Former MySQL CEO: More successful open source startups needed
- 26 March, 2010 04:56
Open source is no longer considered the wild underdog, but it will need more new companies making money off the trend, the one-time CEO of MySQL stressed Wednesday at the EclipseCon 2010 conference.
Panelists from the software industry pondered the future of open source during a late-afternoon session at the Santa Clara, California, conference. Panelist Marten Mickos, who was the longtime CEO of open source database vendor MySQL, emphasized that there has been a shortage of new companies making lots of money off of open source. Instead, established commercially based companies like IBM, Microsoft, and Oracle are underwriting open source along with open source foundations like the Apache Software Foundation, Eclipse Foundation, Linux Foundation, and Mozilla.
"Hopefully, there will be great, great startups as well who will make millions and billions of dollars but that's actually where we haven't really reached victory yet. We have had a handful of great financial successes in open source [such as] Red Hat, JBoss, MySQL, XenSource," said Mickos. "But it isn't enough."
Mickos recently became CEO of open source cloud technology startup Eucalyptus. MySQL was acquired by Sun Microsystems in 2008 and is now Oracle property, given Oracle's absorption of Sun in January. MySQL, Mickos said, was able to produce a lot of GPL code for the open source movement because "there were revenues all the time." Even so, Mickos said some criticized the company for its dual licensing plan, which had the company offering its software via open source but also selling subscriptions that featured support services.
Also emphasizing a need for revenues to underwrite open source was panelist Justin Erenkrantz, president of the Apache Software Foundation.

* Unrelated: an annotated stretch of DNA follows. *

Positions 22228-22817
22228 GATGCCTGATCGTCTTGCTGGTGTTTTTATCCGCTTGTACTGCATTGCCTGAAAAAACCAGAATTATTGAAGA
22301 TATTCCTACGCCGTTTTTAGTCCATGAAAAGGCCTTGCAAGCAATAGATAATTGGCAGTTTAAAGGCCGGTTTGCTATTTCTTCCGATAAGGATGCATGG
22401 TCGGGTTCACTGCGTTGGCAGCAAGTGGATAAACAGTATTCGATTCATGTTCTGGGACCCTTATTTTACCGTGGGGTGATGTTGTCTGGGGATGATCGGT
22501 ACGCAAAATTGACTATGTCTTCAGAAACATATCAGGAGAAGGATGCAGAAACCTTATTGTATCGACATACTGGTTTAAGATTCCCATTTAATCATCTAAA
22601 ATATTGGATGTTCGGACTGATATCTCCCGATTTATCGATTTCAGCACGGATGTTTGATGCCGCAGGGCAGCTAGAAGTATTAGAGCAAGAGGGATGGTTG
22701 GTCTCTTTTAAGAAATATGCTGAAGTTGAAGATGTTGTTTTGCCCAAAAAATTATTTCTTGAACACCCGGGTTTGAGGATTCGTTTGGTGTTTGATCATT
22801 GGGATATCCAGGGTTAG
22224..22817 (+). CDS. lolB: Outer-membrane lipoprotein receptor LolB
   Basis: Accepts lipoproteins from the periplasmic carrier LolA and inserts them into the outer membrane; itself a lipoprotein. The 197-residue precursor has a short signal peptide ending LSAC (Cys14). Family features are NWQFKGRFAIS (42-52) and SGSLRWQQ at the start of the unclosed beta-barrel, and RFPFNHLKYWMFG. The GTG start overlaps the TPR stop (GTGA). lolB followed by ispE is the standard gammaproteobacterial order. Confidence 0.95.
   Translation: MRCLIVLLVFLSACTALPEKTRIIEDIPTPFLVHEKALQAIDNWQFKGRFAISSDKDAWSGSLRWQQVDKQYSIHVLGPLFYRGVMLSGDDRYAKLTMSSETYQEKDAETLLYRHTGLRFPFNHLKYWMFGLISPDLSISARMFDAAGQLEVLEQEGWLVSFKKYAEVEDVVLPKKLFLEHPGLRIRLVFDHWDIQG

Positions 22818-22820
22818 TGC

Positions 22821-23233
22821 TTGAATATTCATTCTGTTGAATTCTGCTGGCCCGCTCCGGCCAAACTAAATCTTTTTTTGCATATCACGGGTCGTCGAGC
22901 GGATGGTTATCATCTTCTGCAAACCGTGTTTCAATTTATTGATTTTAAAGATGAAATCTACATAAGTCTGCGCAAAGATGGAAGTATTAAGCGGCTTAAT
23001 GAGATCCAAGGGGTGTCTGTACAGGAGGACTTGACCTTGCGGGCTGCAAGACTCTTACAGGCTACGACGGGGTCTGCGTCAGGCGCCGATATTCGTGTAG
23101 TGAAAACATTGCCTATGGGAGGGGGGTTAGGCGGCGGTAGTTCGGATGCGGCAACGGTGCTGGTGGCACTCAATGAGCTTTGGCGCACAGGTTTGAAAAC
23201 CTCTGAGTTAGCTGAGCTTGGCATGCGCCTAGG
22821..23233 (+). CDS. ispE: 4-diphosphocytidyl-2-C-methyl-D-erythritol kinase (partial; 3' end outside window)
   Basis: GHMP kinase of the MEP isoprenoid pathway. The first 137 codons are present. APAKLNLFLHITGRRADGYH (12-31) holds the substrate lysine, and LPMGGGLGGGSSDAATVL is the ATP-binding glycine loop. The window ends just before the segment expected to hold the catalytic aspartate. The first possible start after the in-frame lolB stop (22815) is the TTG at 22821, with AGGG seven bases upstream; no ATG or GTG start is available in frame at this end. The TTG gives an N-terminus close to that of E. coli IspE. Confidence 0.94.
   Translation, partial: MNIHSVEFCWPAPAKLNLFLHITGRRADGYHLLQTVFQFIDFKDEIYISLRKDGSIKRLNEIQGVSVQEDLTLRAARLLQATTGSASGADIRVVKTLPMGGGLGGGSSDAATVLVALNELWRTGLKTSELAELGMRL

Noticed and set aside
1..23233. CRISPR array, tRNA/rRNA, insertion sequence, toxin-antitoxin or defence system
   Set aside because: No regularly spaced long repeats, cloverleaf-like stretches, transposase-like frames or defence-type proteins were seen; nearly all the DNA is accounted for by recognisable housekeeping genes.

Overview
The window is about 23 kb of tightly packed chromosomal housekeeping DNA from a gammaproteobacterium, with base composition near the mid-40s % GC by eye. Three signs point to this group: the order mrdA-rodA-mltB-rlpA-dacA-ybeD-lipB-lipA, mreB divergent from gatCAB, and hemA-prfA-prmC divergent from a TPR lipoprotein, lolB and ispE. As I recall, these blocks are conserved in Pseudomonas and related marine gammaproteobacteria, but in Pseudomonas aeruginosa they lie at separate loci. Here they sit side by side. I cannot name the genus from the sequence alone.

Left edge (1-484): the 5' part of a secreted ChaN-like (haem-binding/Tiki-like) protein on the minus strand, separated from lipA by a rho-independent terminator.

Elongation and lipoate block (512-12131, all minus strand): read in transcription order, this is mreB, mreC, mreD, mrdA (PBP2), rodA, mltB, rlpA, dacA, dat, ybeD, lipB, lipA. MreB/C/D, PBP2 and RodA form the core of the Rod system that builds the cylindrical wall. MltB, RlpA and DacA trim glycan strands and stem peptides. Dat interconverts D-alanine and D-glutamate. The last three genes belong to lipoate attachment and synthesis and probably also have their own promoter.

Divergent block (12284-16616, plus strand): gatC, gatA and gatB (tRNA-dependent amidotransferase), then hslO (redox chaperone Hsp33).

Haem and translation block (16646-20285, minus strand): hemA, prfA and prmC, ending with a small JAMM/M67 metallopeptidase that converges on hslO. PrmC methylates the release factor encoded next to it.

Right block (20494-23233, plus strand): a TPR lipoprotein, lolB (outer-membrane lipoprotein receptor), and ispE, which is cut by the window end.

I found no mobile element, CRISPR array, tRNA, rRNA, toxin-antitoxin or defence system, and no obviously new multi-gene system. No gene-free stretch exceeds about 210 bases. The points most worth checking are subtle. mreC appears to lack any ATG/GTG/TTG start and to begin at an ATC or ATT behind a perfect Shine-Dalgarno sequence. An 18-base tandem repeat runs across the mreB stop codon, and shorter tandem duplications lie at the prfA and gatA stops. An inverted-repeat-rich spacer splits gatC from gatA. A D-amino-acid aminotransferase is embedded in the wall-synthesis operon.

"There needs to be kind of a spot in the ecosystem for commercial companies to make money so that developers can contribute and that they can have living wages" Erenkrantz said. It will be both open source communities such as Eclipse and venture capital-backed startups ensuring the future of open source, said Erenkrantz.
Offering a different perspective on the future of open source, analyst Stephen O'Grady, of RedMonk, stressed decentralized development and an infrastructure to support that.
"To me, the future looks a lot more like GitHub," for collaborating on software projects, he said. GitHub is based on the Git software version control system.
O'Grady also stressed the potential of data in the open source, in which information can be aggregated and analyzed.
"To me, the most obvious untapped revenue opportunity for open source is data," O'Grady said.
Despite assertions by some that open source cannot innovate and just commoditizes markets, O'Grady said open source has enabled innovation in areas such as cloud computing. But it can be an aggressive commoditizer, he acknowledged.